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FEATURE: Transferring skills from Masters to PhD

5th March 2015

Postgraduate study opens up a wide range of career paths for students. For those with a keen interest in academic research and the impact it can have on the world around us, a PhD is an obvious choice. Kara Danks, current Northumbria University PhD student, talks about how her Master’s helped to take her research career to the next level.

Northumbria graduate Kara Danks developed a range of skills during her postgraduate course and working career that prepared her for PhD level study. Her Criminology PhD explores the benefits of peer to peer support in prisons to improve health outcomes linked to smoking, diet and exercise.

Kara, originally from Stockton, Teesside, was a Probation Officer in London after studying midwifery at Northumbria, and then Criminal Justice with a Diploma in Probation Studies at the University of Hertfordshire. She moved back to the North East in 2010 to be closer to friends and family.

Following a period of time leading a team that provided independent NHS complaints advocacy, Kara decided to take on further study and pursue a Masters in Psychology. She has consequently embarked on a PhD in Criminology where she aims to use her knowledge to improve systems in Her Majesty’s Prison Service.

Kara’s passion for Psychology encouraged her to enrol onto the Masters programme. She said: “I applied to study a Masters in Psychology at Northumbria University because there was a lot of synergy with the probation work I had done previously, particularly around offender management and one-to-one case work.

“It was during the professional development week of my Masters that I started considering further study. Professors came in and spoke to us about their research proposals and how to create a successful PhD pitch. I really didn’t think a PhD was something I could do, but the Masters gave me the confidence to get to where I am now.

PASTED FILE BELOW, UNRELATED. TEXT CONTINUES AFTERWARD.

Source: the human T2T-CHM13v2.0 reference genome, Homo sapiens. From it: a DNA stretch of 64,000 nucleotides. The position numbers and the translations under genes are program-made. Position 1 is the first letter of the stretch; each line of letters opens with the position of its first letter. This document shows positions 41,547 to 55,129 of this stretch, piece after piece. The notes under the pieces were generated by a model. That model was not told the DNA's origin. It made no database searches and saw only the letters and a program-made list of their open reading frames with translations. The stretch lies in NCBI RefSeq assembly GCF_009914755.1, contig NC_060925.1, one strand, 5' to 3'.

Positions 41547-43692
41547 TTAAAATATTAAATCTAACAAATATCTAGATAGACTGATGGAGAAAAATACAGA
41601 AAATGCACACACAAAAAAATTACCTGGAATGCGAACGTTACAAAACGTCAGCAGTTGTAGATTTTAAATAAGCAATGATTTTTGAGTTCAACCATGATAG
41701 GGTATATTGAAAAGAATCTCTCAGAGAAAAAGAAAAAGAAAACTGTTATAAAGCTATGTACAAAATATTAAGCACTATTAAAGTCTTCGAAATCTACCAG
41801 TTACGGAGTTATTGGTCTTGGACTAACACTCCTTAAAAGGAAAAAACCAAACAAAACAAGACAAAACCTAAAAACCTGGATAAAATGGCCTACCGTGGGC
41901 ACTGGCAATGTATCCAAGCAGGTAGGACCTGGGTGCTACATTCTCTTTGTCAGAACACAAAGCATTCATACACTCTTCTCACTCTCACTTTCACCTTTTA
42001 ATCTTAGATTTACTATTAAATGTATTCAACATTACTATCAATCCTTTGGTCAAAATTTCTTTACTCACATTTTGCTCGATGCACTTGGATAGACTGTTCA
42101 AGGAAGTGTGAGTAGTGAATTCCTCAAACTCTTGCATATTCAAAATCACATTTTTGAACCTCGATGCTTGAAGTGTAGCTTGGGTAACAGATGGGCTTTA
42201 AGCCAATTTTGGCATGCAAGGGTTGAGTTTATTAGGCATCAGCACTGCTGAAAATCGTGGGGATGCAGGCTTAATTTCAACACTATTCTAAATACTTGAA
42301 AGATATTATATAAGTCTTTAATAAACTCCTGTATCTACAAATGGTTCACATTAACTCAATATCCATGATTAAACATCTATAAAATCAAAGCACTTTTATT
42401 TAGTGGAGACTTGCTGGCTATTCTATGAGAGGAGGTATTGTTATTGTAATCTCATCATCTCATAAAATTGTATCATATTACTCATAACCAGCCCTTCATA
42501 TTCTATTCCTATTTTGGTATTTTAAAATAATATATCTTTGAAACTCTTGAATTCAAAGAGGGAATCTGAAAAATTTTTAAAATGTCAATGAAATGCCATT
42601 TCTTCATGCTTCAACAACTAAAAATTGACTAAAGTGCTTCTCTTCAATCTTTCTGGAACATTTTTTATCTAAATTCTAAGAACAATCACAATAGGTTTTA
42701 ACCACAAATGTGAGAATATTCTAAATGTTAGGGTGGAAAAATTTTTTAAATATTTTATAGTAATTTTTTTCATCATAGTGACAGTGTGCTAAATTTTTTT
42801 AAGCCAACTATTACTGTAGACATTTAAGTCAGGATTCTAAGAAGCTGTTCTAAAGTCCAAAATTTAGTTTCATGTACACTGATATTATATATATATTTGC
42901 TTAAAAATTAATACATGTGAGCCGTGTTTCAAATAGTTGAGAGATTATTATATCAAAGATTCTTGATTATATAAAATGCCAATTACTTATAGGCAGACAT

“The PhD in Criminology at Northumbria was a perfect blend of the different disciplines I have studied as well as complementing my experience in the work place.  Plus, I had a great undergraduate experience here. Gaining a 2:1 in my BSc meant I received funding towards further study too - there are also lots of attractive incentives for graduates too.”

Kara’s PhD is collaboratively funded by Northumbria University and NHS England (Health & Justice NE) and focuses on prisoner health. As part of her work, Kara is currently looking at an existing health care initiative in the community and considering how it can be developed for use within the prison environment to create a positive impact on health. The programme Kara identified was a peer-to-peer support programme that the government is currently using to improve health in wider communities.

Kara added: “I feel very lucky to have somewhere like Northumbria on my doorstep, my postgraduate studies have been extremely rewarding. My PhD supervisor, Wendy Dyer was a particular inspiration when I was applying for my PhD.

“She has worked extensively in the criminal justice system and has shown me how academic research can have a real impact on professional practice – something that I hope to achieve through my own research.”

To find out more about postgraduate study at Northumbria, click here.

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